The Malik Report
by George Malik on 03/13/13 at 11:31 AM ET
Updated 2x at 2:07 PM: I just jammed it in there, but Puck Daddy suggests that you watch the Jurco video...
Today's crop of Red Wings prospect news is so substantial that it merits its own entry, and RedWingsCentral's Matthew Wuest kicks things off with an article about not-quite-ready-for-prime-time defenseman Adam Almquist. Griffins coach Jeff Blashill likes what he's seen from the undersized (maybe 5'9" and 160 pounds) but supremely talented defenseman thus far...
“He has outstanding poise with the puck and outstanding skill with the puck, so that’s allowed him to be a real good player 5-on-5 and he has a real good skill-set for the power play,” said Griffins head coach Jeff Blashill. “He can slide along the offensive blue line, show shot and pass, show shot and shoot, and he’s got a real good one-timer. His confidence has increased as the year’s gone on and that’s allowed him to be productive.”
Listed at 5-foot-11 and 173 pounds, the 22-year-old is in the second year of a three-year entry-level contract. The Red Wings wanted him to come to North America because his Swedish Elite League team, HV-71, wasn’t giving him a prominent offensive role. He already has more points [23 in 51 games] than he recorded in any of his three seasons in the SEL.
The man responsible for drafting Almquist in the seventh round (210th overall) of the 2009 draft, Red Wings director of European scouting Hakan Andersson, has long listed Almquist’s foot-speed as the biggest drawback that, along with his small stature, could prevent him from becoming an NHLer. But Blashill said Almquist has been “real smart about not putting himself in tough situations” and noted he has learned “how to make plays with the puck in breakout situations without taking big hits” or throwing the puck away.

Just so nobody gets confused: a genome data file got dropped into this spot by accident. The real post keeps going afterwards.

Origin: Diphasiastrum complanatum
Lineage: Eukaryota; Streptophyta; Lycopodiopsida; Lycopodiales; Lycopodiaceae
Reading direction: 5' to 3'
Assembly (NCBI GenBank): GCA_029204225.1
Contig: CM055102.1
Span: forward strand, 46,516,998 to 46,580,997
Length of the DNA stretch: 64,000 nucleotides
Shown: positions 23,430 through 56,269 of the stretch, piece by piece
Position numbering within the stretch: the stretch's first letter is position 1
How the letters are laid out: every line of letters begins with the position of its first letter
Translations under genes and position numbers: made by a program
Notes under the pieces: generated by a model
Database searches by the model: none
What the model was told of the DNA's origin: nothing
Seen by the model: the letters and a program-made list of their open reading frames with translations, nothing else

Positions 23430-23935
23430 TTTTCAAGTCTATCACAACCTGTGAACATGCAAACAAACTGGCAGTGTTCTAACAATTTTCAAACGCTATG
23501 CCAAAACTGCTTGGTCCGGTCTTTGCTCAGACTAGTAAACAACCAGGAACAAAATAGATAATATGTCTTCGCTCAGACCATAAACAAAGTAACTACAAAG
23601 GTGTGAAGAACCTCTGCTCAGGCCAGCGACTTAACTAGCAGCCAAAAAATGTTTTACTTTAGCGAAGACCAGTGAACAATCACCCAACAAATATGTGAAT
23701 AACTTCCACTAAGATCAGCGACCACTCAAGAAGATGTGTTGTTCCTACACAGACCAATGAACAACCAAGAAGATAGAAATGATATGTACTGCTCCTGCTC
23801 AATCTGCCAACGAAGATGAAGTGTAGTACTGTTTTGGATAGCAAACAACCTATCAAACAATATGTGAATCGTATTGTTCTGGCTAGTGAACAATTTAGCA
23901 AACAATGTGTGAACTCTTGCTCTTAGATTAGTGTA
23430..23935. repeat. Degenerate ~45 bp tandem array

“I don’t think that will hold him back,” Blashill said. From Blashill’s perspective, it’s all about production.
“He’s just going to have to prove he’s a real prolific point producer at this level in order to get a legit chance at the next level,” Blashill said. “That’s the reality at his size. It’s just a matter of showing he’s a high-end offensive player as a smaller guy.”
Also of note from Wuest:
Defenseman Nick Jensen (St. Cloud State, NCAA) is garnering consideration for a WCHL all-star spot and is a candidate for WCHA defenseman of the year. St. Cloud State enters the playoffs as the No. 1 seed after posting an 18-9-1 record … Forward Calle Jarnkrok (Brynas, SEL) is one of eight finalists for Swedish Elite League MVP … Right-winger Marin Frk (Halifax, QMJHL) has climbed to 12th in QMJHL scoring with 82 points in 53 games. Had he not attended the world junior, his pro-rated scoring pace would put him over 100 points and challenging for the league lead. That said, his game still has many flaws … Sproul (Sault Ste. Marie, OHL) won OHL defenseman of the month for February after recording 21 points in 11 games. He also won the award in December.
The Grand Rapids Griffins posted video interviews with Riley Sheahan, Petr Mrazek and coach Blashill on their YouTube channel...
The interviews accompany stories from the Griffins' monthly online and in-arena publication, Griffiti. Mark Newman's story about Sheahan involves his evolution into a point-per-game scorer at the AHL level, at least of late, all while recovering from what was a particularly ugly incident in October...
“Coming out of college, I wanted to focus on being a little more dynamic, a little more offensive-minded,” he said. “In college, I was viewed more as a shutdown type of player, but I think I have the skills and awareness to be a scorer.”
He got off to a slow start this season, tallying one lone assist in his first six games. Nobody was talking about him; that is, until the night of Oct. 29, when he was arrested and charged with DUI.